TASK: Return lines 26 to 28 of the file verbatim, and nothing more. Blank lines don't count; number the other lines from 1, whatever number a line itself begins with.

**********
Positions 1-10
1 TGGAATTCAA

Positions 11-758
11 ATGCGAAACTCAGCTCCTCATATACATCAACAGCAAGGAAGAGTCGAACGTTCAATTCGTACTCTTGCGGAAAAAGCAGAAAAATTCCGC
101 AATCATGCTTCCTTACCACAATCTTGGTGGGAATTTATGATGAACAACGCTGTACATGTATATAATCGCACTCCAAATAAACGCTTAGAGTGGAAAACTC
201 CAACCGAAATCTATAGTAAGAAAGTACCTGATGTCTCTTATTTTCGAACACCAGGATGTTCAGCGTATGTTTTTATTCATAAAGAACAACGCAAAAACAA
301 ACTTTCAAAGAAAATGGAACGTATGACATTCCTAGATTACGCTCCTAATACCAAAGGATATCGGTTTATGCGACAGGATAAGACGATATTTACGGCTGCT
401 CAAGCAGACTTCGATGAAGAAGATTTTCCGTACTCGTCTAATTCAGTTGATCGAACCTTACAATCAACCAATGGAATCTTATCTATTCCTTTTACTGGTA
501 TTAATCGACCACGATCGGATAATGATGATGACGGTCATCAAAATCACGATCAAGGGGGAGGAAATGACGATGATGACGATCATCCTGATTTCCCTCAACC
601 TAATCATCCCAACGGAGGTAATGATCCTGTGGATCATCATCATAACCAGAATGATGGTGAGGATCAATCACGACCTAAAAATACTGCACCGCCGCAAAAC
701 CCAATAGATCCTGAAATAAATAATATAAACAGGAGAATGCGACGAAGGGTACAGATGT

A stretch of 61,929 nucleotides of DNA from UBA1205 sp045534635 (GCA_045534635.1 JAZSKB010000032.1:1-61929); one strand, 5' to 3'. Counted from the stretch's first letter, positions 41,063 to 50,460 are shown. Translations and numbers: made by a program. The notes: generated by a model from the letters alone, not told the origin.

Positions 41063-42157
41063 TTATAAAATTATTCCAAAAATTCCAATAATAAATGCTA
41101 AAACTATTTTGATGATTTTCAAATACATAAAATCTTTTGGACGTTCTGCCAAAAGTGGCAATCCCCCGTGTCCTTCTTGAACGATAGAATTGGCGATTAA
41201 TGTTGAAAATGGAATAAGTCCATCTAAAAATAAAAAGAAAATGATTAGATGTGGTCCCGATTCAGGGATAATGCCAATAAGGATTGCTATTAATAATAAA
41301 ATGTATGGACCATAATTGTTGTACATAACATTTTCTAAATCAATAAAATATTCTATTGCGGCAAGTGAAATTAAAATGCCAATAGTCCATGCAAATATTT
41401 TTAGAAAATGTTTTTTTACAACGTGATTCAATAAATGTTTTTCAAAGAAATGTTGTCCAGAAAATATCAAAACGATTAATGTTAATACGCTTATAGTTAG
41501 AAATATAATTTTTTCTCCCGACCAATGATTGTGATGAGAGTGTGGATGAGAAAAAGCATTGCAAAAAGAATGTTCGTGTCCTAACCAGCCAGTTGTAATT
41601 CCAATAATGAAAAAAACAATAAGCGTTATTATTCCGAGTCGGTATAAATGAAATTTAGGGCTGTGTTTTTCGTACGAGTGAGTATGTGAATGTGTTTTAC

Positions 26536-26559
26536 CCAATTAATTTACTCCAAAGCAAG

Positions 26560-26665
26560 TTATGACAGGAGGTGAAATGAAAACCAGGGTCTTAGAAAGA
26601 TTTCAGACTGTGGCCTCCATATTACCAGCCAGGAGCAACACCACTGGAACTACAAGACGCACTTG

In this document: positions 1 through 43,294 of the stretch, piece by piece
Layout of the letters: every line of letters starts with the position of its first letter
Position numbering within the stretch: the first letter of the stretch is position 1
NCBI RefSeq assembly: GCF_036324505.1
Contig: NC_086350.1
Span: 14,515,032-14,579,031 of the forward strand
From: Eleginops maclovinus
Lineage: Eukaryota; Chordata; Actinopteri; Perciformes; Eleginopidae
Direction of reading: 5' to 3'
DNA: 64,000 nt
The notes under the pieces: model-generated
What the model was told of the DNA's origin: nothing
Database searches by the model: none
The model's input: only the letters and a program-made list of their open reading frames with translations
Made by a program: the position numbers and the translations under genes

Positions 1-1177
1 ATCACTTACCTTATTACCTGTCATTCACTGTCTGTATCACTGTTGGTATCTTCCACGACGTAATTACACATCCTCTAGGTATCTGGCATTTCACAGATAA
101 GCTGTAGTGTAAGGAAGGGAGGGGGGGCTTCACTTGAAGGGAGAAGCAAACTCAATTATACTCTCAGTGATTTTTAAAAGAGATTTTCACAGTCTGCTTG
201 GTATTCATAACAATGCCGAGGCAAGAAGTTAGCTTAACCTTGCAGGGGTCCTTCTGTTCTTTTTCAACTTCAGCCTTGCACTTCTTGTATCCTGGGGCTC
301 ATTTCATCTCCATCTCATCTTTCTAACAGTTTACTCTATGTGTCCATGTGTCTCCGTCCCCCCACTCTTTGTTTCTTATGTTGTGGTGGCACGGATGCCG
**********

In this document: positions 1 through 43,294 of the stretch, piece by piece
Layout of the letters: every line of letters starts with the position of its first letter
Position numbering within the stretch: the first letter of the stretch is position 1